Verses 1–9

Now that Moses had largely repeated the commands which the people were to observe as their part of the covenant, and the promises and threatenings which God would make good (according as they behaved themselves) as part of the covenant, the whole is here summed up in a federal transaction. The covenant formerly made is here renewed, and Moses, who was before, is still, the mediator of it (Deut. 29:1): The Lord commanded Moses to make it. Moses himself, though king in Jeshurun, could not make the covenant any otherwise than as God gave him instructions. It does not lie in the power of ministers to fix the terms of the covenant; they are only to dispense the seals of it. This is said to be besides the covenant made in Horeb; for, though the covenant was the same, yet it was a new promulgation and ratification of it. It is probable that some now living, though not of age to be mustered, were of age to consent for themselves to the covenant made at Horeb, and yet it is here renewed. Note, Those that have solemnly covenanted with God should take all opportunities to do it again, as those that like their choice too well to change. But the far greater part were a new generation, and therefore the covenant must be made afresh with them, for it is fit that the covenant should be renewed to the children of the covenant.

I. It is usual for indentures to begin with a recital; this does so, with a rehearsal of the great things God had done for them, 1. As an encouragement to them to believe that God would indeed be to them a God, for he would not have done so much for them if he had not designed more, to which all he had hitherto done was but a preface (as it were) or introduction; nay, he had shown himself a God in what he had hitherto done for them, which might raise their expectations of something great and answering the vast extent and compass of that pregnant promise, that God would be to them a God. 2. As an engagement upon them to be to him an obedient people, in consideration of what he had done for them.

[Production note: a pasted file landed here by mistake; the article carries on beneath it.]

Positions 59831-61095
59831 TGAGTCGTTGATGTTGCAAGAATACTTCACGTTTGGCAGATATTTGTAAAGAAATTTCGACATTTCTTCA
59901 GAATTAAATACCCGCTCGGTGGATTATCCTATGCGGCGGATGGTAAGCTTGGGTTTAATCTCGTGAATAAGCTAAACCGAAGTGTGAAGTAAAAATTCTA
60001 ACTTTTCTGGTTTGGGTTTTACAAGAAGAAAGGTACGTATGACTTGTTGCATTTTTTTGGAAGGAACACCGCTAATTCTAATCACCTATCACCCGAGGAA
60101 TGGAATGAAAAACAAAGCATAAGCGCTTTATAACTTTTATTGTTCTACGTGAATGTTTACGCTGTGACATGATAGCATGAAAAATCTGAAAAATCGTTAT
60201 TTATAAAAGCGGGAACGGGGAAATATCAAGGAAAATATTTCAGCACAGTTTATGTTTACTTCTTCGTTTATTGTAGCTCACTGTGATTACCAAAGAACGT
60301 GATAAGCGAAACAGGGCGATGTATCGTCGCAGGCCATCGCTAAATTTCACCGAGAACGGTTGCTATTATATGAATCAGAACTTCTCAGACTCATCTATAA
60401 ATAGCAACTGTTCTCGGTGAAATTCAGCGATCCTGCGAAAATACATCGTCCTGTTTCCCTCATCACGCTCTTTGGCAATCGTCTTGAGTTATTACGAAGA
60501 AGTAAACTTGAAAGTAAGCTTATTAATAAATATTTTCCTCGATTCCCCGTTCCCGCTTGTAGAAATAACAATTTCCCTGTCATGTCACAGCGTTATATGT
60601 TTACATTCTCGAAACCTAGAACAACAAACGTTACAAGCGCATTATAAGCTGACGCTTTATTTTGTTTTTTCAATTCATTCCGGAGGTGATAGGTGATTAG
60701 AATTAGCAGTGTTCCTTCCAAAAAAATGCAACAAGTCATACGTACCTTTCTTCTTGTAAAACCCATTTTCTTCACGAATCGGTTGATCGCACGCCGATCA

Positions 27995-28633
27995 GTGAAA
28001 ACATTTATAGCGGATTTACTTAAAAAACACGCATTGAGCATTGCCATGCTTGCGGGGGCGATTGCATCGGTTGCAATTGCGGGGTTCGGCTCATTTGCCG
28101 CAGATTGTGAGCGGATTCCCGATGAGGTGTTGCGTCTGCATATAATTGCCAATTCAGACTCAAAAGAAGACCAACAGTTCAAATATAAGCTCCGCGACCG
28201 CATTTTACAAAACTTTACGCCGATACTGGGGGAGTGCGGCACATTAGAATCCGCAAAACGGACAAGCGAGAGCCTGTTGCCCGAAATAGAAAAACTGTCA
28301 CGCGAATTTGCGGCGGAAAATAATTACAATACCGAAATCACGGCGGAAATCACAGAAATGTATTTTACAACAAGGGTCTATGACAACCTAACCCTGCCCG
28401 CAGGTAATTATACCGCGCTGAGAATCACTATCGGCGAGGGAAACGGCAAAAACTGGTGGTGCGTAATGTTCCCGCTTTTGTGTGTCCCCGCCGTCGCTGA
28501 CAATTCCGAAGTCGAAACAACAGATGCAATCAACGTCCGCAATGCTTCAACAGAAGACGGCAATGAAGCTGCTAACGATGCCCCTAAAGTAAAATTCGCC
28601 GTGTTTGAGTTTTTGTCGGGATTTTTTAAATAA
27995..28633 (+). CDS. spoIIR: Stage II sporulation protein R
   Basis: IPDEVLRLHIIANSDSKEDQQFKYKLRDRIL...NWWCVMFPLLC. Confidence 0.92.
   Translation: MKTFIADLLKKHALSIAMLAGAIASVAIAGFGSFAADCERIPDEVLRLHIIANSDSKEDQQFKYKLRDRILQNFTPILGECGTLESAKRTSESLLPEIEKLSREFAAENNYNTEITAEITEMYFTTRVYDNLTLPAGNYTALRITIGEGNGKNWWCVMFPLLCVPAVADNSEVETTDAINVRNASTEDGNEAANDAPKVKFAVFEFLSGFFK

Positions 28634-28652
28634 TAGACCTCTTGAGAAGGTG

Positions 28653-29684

II. For the proof of what he here advances he appeals to their own eyes (Deut. 29:2): You have seen all that the Lord did. Their own senses were incontestable evidence of the matter of fact, that God had done great things for them; and then their own reason was a no less competent judge of the equity of his inference from it: Keep therefore the words of this covenant, Deut. 29:9.

III. These things he specifies, to show the power and goodness of God in his appearances for them. 1. Their deliverance out of Egypt, Deut. 29:2, 3. The amazing signs and miracles by which Pharaoh was plagued and compelled to dismiss them, and Israel was tried (for they are called temptations) whether they would trust God to secure them from, and save them by, those plagues. 2. Their conduct through the wilderness for forty years, Deut. 29:5, 6. There they were led, and clad, and fed, by miracles; though the paths of the wilderness were not only unknown but untrodden, yet God kept them from being lost there; and (as bishop Patrick observes) those very shoes which by the appointment of God they put on in Egypt, at the passover, when the were ready to march (Exod. 12:11), never wore out, but served them to Canaan: and though they lived not upon bread which strengthens the heart, and wine which rejoices it, but upon manna and rock-water, yet they were men of strength and courage, mighty men, and able to go forth to war. By these miracles they were made to know that the Lord was God, and by these mercies that he was their God. 3. The victory they had lately obtained of Sihon and Og, and that good land which they had taken possession of, Deut. 29:7, 8. Both former mercies and fresh mercies should be improved by us as inducements to obedience.

IV. By way of inference from these memoirs,

1. Moses laments their stupidity: Yet the Lord has not given you a heart to perceive, Deut. 29:4. This does not lay the blame of their senselessness, and sottishness, and unbelief, upon God, as if they had stood ready to receive his grace and had begged for it, but he had denied them; no, but it fastens the guilt upon themselves. “The Lord, who is the Father of spirits, a God in covenant with you, and who had always been so rich in mercy to you, no doubt would have crowned all his other gifts with this, he would have given you a heart to perceive and eyes to see if you had not by your own frowardness and perverseness frustrated his kind intentions, and received his grace in vain.” Note, (1.) The hearing ear, the seeing eye, and the understanding heart, are the gift of God. All that have them have them from him. (2.) God gives not only food and raiment, but wealth and large possessions, to many to whom he does not give grace. Many enjoy the gifts who have not hearts to perceive the giver, nor the true intention and use of the gifts. (3.) God’s readiness to do us good in other things is a plain evidence that if we have not grace, that best of gifts, it is our own fault and not his; he would have gathered us and we would not.

2. Moses charges them to be obedient: Keep therefore, and do, Deut. 29:9. Note, We are bound in gratitude and interest, as well as duty and faithfulness, to keep the words of the covenant.